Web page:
Images of death and destruction in Gaza dominate TV screens in the Arab world. With turmoil spreading, Roula Khalaf, the FT’s foreign editor, talks to Gideon Rachman about why Arab support for Hamas is starting to fade.

Gaza crisis: what does current conflict mean for Netanyahu, Hamas and the wider middle east?
As bombing reaches its ninth consecutive day, Israeli prime minister Binyamin Netanyahu is facing criticism abroad for causing unnecessary bloodshed, and at home for not sending troops into Gaza. Gideon Rachman is joined by Siona Jenkins, Middle east news editor, and from Gaza by John Reed, Jerusalem bureau chief to look deeper at the broader Israeli/Palestinian conflict and how Hamas has been able to use the current crisis to drum up support as chaos in the Middle East reaches levels unparalleled in recent decades.

By Vincent Boland in Dublin

As the man himself sings:

“When the rain’s blowing in your face
And the whole world is on your case
I would offer you a warm embrace
To make you feel my love.”

Nobody was feeling the love in Dublin on Wednesday after Garth Brooks, the US country singer, cancelled his five live concerts in a dispute with a local residents’ organisation that has left everyone involved embarrassed, sorry, and counting the cost.

Mr Brooks was due to play the five gigs on consecutive nights later this month in Croke Park, Ireland’s 82,300-seat national stadium for the traditional games of hurling and Gaelic football. Some 400,000 tickets had been sold, at around €60 each. That represents nearly 10 per cent of the Irish population, and is a testament to the enduring love of country music in a country that gave the world U2, Thin Lizzy and, um, Big TomRead more

By Joe Leahy in Belo Horizonte

No sooner had what has already become known in Brazil as “The Massacre” started than the black-humoured jokes about the host team’s demolition by Germany began doing the rounds on the internet. Read more

  • Secret sanctions-evading oil deals were only the start of the corruption that thrived in Iran under Ahmadi-Nejad. The FT’s Najmeh Bozorgmehr looks at whether the country can clean up.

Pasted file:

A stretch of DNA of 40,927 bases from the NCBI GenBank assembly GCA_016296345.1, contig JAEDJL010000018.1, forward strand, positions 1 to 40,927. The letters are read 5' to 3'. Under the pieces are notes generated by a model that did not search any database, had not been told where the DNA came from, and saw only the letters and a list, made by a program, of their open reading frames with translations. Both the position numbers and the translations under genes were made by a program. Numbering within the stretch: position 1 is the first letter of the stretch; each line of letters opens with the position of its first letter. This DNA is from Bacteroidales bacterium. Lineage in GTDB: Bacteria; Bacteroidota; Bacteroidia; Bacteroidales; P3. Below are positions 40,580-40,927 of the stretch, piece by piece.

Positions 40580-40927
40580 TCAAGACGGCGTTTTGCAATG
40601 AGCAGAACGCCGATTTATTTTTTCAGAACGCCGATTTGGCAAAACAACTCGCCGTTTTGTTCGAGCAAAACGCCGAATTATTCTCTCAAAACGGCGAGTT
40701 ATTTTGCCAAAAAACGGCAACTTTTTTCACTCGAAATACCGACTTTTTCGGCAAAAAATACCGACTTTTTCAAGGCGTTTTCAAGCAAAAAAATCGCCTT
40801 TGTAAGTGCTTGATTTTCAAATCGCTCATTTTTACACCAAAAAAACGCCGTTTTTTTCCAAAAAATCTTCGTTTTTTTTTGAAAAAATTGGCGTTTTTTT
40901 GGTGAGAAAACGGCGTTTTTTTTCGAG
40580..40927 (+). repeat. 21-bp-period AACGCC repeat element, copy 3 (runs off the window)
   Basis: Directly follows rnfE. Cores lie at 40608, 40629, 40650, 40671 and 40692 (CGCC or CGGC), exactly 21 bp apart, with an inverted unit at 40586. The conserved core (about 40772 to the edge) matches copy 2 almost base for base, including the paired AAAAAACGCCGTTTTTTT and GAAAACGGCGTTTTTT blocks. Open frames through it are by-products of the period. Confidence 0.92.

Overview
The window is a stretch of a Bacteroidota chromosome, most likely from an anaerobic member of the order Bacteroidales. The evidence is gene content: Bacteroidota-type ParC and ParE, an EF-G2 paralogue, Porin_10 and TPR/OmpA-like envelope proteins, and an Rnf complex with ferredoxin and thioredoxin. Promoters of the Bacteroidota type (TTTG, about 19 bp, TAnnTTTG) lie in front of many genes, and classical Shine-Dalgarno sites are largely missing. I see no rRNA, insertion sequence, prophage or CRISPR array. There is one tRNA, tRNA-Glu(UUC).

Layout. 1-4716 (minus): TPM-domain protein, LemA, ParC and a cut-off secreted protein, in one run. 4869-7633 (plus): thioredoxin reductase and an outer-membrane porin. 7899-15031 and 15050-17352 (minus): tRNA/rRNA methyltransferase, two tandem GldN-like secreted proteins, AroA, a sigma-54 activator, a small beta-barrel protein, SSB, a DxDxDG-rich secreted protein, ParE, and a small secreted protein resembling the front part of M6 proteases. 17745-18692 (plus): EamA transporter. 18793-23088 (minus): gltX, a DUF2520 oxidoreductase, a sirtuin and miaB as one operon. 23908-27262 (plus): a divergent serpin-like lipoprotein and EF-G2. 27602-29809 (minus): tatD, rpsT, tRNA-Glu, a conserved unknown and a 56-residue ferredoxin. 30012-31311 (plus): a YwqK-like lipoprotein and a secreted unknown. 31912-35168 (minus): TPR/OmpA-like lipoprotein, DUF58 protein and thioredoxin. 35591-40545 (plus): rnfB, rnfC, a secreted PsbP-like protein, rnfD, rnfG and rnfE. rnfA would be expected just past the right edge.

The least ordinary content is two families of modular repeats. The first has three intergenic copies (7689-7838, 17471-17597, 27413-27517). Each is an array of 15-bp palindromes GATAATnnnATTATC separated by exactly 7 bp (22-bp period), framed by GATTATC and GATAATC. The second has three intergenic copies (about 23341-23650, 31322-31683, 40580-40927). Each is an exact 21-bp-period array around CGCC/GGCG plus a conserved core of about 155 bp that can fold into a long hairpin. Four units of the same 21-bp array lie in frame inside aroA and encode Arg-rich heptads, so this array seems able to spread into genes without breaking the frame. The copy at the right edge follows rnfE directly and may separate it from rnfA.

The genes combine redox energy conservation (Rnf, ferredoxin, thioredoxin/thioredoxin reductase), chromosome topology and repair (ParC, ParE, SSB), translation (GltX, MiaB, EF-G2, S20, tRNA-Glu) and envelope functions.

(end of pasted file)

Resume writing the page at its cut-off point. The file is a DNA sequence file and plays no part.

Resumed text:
• Philip Stephens considers the relationship between China and Russia: “The world is waking up from postmodern dreams of global governance to another era of great power competition.”
  • The European Central Bank lobbed in everything it could – bar quantitative easing – to counter the threat of a vicious bout of deflation, writes Claire Jones.
  • Egyptian presidential elections underdog Hamdeen Sabbahi wasn’t just beaten by Abdul-Fattah el-Sisi – he was also beaten by the number of spoiled ballots, of which there were over 1m.
  • Sisi himself is channeling António de Oliveira Salazar, who ruled Portugal for nearly four decades beginning in the early 1930s, but can he last that long?
  • Tony Blair is a narcissist with a messiah complex who lives a tragic life, says his former friend, best-selling author Robert Harris.

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By Stacy-Marie Ishmael

I still remember how I felt when I read these words, Maya Angelou’s words. Because I still feel it today. Breathless, simultaneously more alive and less. How did she know, I wondered, at 11, at 22, at almost 30. How did she know. Read more

By Scheherazade Daneshkhu

Some good news for a change. Food security - the availability and affordability of food – has got better, according to research published on Wednesday.

The 66-page report from the Economist Intelligence Unit, sponsored by DuPont, the chemicals company, found that despite last year’s freak weather patterns - drought in California, heatwaves in Australia and floods in Russia – food security improved in almost three-quarters of the world’s countries. Read more

Relations between Russia and China
President Vladimir Putin’s recent visit to Beijing took on added significance because of the deep divisions between Russia and the west, caused by the Ukrainian crisis. The two countries signed a landmark deal on gas supplies, as well as other agreements covering trade and arms sales. So is a new Russia-China axis emerging? Gideon Rachman is joined by James Blitz and James Kynge to discuss.

Protesters holding Vietnamese flags attempt to push down the front gate of a factory in Bien Hoa (Getty)

By Ben Bland

Prompted by anger over Beijing’s assertive stance in the South China Sea, the deadly anti-Chinese riots sweeping through Vietnam’s industrial parks have highlighted just how important the country has become to global supply chains.

This has been good for Vietnam too.

With the crucial banking and state-owned enterprise sectors hamstrung by huge debts and a lack of reform since Vietnam started overheating in 2008, it is the thriving manufacturing sector that has kept the economy ticking along, accounting for 17 percent of GDP and generating much-needed foreign exchange.

What’s behind this manufacturing boom? Read more